"The Book That Will Save Banking From Itself"

Tell me how the banks will inevitably game the system Mervyn King proposes and I'll tell you whether it's a good idea. 

The first thing that King thinks must be done is to separate the boring bits of banking (providing a safe place to deposit money, facilitating payments) from the exciting ones (trading). There is no need, he thinks, to break up the existing institutions. Deposits and short-term loans to banks simply need to be separated from other bank assets. Against all of these boring assets, banks would be required to hold government bonds or reserves at the central bank in cash. That is, there should be zero risk that there won’t be sufficient cash on hand to repay people wanting to flee any bank at a moment’s notice -- and thus no reason for those people to flee.

The riskier assets from which banks stand most to gain (and lose) would then be vetted by the central bank, in advance of any crisis, to determine what it would be willing to lend against them in a pinch if posted as collateral. Common stocks, mortgage bonds, Australian gold mines, credit default swaps and whatever else: The banks would decide, before any crisis, which of their risky assets they would be willing to pledge to -- basically, pawn with -- the central bank. The riskier the asset, the less the central bank would be willing to lend against it.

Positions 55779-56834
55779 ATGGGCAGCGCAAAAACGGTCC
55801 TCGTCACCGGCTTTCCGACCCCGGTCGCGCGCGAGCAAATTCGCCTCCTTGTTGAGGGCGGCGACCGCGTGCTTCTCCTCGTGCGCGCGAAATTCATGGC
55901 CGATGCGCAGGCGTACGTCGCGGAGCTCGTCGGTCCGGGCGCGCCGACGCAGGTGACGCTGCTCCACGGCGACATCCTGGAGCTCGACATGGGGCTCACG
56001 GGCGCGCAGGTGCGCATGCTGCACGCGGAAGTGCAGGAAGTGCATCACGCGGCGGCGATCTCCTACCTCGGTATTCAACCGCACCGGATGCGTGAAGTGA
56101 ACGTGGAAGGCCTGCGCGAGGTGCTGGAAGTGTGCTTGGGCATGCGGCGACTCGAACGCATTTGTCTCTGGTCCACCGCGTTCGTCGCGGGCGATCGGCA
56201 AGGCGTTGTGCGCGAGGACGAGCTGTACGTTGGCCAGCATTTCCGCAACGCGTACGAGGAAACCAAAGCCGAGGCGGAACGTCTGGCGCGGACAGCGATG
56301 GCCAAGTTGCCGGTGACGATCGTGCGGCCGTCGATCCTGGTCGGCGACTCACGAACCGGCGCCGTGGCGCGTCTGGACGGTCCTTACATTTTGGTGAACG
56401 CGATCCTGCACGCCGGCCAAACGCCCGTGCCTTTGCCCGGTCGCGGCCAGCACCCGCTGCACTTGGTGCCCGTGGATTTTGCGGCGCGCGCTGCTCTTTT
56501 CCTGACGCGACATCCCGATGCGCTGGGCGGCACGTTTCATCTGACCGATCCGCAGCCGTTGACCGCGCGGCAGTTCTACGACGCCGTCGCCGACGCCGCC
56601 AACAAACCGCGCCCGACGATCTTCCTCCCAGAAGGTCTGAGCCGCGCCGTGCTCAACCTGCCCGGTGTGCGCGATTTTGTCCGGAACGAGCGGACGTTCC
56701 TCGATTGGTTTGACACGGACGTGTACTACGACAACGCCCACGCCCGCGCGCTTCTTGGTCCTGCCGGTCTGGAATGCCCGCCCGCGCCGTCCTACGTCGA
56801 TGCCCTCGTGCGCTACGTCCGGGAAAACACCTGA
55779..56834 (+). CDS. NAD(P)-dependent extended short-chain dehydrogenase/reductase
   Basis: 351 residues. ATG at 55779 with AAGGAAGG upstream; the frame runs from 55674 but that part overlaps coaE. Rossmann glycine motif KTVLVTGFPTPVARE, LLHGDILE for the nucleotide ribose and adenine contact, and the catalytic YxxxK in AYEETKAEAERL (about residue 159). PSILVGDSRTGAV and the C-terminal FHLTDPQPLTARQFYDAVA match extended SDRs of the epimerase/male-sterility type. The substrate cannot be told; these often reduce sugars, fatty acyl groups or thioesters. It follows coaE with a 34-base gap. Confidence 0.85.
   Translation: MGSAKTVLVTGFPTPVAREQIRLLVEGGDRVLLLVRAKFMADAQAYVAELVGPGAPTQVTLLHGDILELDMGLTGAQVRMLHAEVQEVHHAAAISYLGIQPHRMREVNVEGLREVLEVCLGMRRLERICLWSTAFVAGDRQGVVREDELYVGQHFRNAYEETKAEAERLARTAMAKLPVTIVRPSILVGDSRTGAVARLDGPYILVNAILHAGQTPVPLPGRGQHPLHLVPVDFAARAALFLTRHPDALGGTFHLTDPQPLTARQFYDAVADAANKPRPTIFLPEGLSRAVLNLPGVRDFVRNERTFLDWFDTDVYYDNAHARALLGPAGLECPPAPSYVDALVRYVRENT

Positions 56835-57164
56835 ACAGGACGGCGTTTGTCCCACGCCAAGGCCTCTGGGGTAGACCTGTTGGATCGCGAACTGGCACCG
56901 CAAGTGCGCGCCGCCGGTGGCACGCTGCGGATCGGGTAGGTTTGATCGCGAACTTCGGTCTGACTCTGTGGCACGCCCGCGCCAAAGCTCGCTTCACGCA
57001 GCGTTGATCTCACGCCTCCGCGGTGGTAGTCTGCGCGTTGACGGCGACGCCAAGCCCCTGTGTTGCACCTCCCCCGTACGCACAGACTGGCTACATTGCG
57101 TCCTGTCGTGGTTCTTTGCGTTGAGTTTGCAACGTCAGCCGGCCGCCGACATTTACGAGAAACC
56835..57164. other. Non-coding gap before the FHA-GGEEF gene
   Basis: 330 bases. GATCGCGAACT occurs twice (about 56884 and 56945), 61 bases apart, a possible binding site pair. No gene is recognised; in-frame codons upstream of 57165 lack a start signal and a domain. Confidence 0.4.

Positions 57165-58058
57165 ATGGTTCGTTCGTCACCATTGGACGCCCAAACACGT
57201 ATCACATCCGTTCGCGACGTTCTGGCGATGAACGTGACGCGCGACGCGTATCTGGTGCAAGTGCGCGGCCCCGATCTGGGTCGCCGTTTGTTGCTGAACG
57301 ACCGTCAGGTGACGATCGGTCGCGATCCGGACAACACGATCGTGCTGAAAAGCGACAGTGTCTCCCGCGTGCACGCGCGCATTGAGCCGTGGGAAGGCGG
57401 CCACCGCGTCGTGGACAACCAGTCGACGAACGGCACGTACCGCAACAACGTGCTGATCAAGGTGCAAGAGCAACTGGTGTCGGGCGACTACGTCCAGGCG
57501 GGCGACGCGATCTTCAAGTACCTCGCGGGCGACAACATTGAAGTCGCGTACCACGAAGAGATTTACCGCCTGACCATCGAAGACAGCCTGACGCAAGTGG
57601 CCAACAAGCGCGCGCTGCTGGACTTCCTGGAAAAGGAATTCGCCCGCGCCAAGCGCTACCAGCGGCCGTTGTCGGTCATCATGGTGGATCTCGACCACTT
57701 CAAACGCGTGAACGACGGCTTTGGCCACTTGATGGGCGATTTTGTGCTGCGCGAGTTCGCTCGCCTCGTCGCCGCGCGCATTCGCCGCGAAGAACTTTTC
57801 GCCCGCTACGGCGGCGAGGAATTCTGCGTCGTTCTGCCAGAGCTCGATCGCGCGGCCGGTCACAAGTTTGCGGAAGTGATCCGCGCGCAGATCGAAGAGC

"Real Reform for Detroit’s Kids: It’s time to break up the city’s dysfunctional school system."

Four teacher strikes in less than 25 years is enough, yes? Obama education secretary Arne Duncan calling the system "a national disgrace" is enough, yes? And then there's this:

Residents keep fleeing the city, and students keep leaving the school system. Enrollment is down to just 49,000, from 168,000 in 2000.


"Hope for Reversing Type 2 Diabetes"

This seems encouraging:

Recently, a small clinical trial in England studied the effects of a strict liquid diet on 30 people who had lived with Type 2 diabetes for up to 23 years. Nearly half of those studied had a remission that lasted six months after the diet was over. While the study was small, the finding offers hope to millions who have been told they must live with the intractable disease.


Diagnosis, analysis, and solution . . .

As Stuart Scott used to yell, "Ring the bell. School is out!" I recommend reading the three excerpted pieces in order:

Walter Russell Mead, "The State of Our Union: The biggest deficits in the United States these days are not the ones grabbing the headlines".